Gum disease is the most prevalent dental problem that occurs among adults, including, in my experience, Canadian Filipinos.
However, it can also begin at an early age. According to the Canadian Dental Association “seven out of ten Canadians will develop gum disease at some time in their lives.”
Here are 10 things you should be aware of about gum disease:
1. Gum disease is caused by plaque - a soft, sticky, whitish biofilm containing communities of disease causing bacteria. Plaque attaches around teeth at and below the visible edge of the gums.
2. Plaque can be removed by brushing and flossing.
3. If plaque is not removed daily it becomes hard within 24 - 48 hours. This is called Tartar or Calcular deposits.
4. Tartar cannot be removed by brushing and flossing alone. Your dentist or dental hygienist can dislodge the attached Tartar from your teeth by scaling (that is, removing Tartar above the gums), or root planing (removing Tartar below the gums).
5. The early stage of gum disease shows inflamed (or swollen) and bleeding gums. This is called Gingivitis.
6. Gum disease is preventable. At its early stage, not only can it be treated, it can even be reversed.
7. Gum disease can progress painlessly, that is why by the time it gets noticed, a more serious problem has occurred.
8. If gum disease is not treated at its early stage, it will progress and affect the bone and gum tissue that holds the teeth in place. This advanced stage is called Periodontitis. There has been significant research supporting the relationship between Periodontal disease and systemic conditions like heart disease, diabetes, adverse pregnancy outcomes, and osteoporosis.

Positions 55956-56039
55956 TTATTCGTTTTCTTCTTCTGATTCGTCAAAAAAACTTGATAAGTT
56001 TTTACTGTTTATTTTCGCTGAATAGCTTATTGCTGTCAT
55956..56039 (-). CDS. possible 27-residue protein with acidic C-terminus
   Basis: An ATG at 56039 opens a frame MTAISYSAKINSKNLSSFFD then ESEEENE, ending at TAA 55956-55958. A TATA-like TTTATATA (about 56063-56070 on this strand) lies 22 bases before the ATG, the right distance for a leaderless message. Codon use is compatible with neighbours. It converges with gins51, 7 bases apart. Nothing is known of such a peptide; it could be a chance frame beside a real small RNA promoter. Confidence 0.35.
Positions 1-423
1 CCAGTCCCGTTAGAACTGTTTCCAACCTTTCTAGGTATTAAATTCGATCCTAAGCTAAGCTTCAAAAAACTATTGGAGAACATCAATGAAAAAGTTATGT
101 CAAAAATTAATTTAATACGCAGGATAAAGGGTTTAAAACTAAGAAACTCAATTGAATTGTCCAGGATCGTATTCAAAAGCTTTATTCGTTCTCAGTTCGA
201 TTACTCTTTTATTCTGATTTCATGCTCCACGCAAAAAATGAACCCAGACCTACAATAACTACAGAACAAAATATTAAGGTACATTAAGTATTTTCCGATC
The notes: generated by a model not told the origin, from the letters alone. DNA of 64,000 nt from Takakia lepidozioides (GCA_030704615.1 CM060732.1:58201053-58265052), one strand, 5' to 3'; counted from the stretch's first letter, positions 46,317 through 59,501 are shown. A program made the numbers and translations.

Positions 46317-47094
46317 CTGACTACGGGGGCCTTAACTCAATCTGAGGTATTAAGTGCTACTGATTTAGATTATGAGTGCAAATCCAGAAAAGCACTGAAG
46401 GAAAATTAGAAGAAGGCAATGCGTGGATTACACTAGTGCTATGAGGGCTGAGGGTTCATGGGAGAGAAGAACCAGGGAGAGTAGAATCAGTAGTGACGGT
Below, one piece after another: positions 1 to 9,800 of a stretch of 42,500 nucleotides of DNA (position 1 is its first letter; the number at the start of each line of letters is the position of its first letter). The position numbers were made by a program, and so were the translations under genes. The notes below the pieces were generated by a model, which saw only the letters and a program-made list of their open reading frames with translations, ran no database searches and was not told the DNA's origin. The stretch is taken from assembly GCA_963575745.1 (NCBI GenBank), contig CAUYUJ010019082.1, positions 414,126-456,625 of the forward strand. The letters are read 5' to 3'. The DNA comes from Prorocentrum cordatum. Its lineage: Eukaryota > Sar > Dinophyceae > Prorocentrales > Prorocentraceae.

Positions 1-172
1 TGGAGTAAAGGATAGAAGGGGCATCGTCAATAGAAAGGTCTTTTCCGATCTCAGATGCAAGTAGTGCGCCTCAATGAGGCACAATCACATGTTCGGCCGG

9. If gum disease is at its advance stage and does not get better with routine dental care, your general dentist may refer you to a dental specialist called Periodontist.
10. A Periodontist has three years of extra university training in treating gum disease, including restoring or regenerating bone and gum tissue that has been lost due to gum disease.
Gum disease is hard to see at its very early stage. The good news is that every time you have your regular dental exam, your dentist looks for signs of gum disease.
The best way to handle gum disease is not to have it in the first place. To protect your oral health, brush your teeth twice daily, floss at least once a day, and see your dentist regularly.
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